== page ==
Just War and Pacifism

Just War The just war theory is a largely Christian philosophy that attempts to reconcile three things: * taking human life is seriously wrong * states have a duty to defend their citizens, and defend justice * protecting innocent human life and defending important moral values sometimes requires willingness to use force and violence There are six conditions that must be satisfied for a war to be considered just: * The war must be for a just cause. The war must be lawfully declared by a lawful authority. * The intention behind the war must be good. * All other ways of resolving the problem should have been tried first. * There must be a reasonable chance of success. * The means used must be in proportion to the end that the war seeks to achieve. The way Just War has to be fought: * No innocent people can be harmed. * No fighters or combatants can also be involved or harmed in the process.

Purpose * The aim of Just War Theory is to provide a guide to the right way for states to act in potential conflict situations. It only applies to states, and not to individuals (although an individual can use the theory to help them decide whether it is morally right to take part in a particular war). * Just War Theory provides a useful framework for individuals and political groups to use for their discussions of possible wars. The theory is not intended to justify wars but to prevent them, by showing that going to war except in certain limited circumstances is wrong, and thus motivate states to find other ways of resolving conflicts. Information above obtained from: http://www. bbc. co. uk/ethics/war/just/introduction. shtml Pacifists are often thought of as totally opposed to killing, but they don’t have to be. A pacifist can logically support euthanasia and abortion, although they would need to have thought their position through very carefully.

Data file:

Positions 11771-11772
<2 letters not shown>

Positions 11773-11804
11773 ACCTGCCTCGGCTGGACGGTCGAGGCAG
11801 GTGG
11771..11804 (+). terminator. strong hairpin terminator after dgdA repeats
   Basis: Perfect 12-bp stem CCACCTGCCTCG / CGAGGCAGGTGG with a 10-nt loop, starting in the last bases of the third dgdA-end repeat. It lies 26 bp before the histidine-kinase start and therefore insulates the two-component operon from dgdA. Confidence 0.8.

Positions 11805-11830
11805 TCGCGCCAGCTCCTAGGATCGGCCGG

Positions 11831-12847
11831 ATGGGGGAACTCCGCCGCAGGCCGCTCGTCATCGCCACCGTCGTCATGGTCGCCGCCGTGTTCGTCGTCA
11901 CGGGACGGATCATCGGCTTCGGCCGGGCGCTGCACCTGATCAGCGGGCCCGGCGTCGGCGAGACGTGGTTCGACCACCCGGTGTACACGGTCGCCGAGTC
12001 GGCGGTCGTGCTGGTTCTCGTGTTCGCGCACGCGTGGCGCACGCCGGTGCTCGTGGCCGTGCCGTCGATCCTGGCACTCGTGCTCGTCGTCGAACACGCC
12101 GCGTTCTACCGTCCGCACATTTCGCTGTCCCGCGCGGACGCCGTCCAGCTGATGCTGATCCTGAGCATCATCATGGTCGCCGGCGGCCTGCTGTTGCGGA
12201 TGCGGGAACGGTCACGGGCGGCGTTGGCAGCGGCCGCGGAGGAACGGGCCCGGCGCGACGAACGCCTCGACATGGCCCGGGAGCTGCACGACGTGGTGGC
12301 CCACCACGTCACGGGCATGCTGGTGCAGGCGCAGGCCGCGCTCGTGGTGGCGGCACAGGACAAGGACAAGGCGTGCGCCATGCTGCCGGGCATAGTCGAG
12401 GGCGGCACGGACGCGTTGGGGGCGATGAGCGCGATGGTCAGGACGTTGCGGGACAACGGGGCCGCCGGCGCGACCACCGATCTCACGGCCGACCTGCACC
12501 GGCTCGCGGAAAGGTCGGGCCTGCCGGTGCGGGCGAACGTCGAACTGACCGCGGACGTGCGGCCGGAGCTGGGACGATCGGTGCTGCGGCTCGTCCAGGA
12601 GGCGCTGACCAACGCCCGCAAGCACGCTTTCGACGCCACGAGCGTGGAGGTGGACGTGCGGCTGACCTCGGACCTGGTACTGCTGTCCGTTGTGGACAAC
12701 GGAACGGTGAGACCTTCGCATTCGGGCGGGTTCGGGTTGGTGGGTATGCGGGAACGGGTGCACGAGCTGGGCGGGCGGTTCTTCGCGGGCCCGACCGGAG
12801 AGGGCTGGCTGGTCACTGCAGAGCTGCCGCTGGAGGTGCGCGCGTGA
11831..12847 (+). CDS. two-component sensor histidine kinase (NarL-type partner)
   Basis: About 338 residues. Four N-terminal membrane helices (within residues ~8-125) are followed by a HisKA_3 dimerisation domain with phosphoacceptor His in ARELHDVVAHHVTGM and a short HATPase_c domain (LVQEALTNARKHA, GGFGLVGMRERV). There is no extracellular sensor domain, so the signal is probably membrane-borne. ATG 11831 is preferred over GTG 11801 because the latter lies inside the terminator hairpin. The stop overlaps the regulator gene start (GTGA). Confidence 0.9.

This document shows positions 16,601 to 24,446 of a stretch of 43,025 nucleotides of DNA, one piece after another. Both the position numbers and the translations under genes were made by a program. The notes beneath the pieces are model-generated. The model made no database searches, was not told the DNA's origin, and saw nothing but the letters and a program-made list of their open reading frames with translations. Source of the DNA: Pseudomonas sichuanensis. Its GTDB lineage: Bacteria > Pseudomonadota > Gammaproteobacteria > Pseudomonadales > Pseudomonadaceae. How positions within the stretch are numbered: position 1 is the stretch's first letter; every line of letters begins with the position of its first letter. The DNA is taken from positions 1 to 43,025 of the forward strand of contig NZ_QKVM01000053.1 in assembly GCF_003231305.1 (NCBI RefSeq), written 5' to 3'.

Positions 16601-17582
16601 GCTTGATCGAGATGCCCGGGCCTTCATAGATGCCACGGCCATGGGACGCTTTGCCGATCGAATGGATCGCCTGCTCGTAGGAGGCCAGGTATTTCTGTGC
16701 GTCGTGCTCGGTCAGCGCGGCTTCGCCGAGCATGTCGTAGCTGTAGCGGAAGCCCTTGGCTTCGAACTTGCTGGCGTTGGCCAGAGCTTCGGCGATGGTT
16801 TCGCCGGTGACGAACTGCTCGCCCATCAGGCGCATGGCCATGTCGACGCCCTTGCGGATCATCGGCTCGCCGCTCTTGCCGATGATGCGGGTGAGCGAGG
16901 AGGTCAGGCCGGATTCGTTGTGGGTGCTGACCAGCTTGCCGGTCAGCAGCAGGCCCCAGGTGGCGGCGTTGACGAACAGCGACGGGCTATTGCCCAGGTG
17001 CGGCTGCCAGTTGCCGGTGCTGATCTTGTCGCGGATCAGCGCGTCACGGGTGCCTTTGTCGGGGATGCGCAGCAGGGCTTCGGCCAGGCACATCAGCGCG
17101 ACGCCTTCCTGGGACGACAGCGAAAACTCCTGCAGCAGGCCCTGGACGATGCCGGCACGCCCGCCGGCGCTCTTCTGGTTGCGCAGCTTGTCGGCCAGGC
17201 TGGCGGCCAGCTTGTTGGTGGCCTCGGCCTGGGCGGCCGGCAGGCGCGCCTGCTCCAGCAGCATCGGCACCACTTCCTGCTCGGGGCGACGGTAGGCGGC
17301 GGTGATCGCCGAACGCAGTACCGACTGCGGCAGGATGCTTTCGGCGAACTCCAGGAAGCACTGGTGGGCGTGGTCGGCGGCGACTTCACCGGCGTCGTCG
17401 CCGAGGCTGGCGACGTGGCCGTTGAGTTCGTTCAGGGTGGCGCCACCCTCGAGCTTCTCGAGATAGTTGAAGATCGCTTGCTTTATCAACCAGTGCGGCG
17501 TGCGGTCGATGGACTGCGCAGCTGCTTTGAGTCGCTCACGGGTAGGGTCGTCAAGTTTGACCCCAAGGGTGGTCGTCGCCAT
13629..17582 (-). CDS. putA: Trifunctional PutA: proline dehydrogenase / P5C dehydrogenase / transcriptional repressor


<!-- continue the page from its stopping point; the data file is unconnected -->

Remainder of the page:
Types of pacifism Absolute pacifism: An absolute pacifist believes that it is never right to take part in war, even in self-defence. They think that the value of human life is so high that nothing can justify killing a person deliberately. Conditional pacifism: A conditional pacifist might be against Euthanasia, violence and war but they accept that there will be consequences that occur when there’s a war compared to the consequences that occur when using an alternative method to solve things. Selective pacifism:

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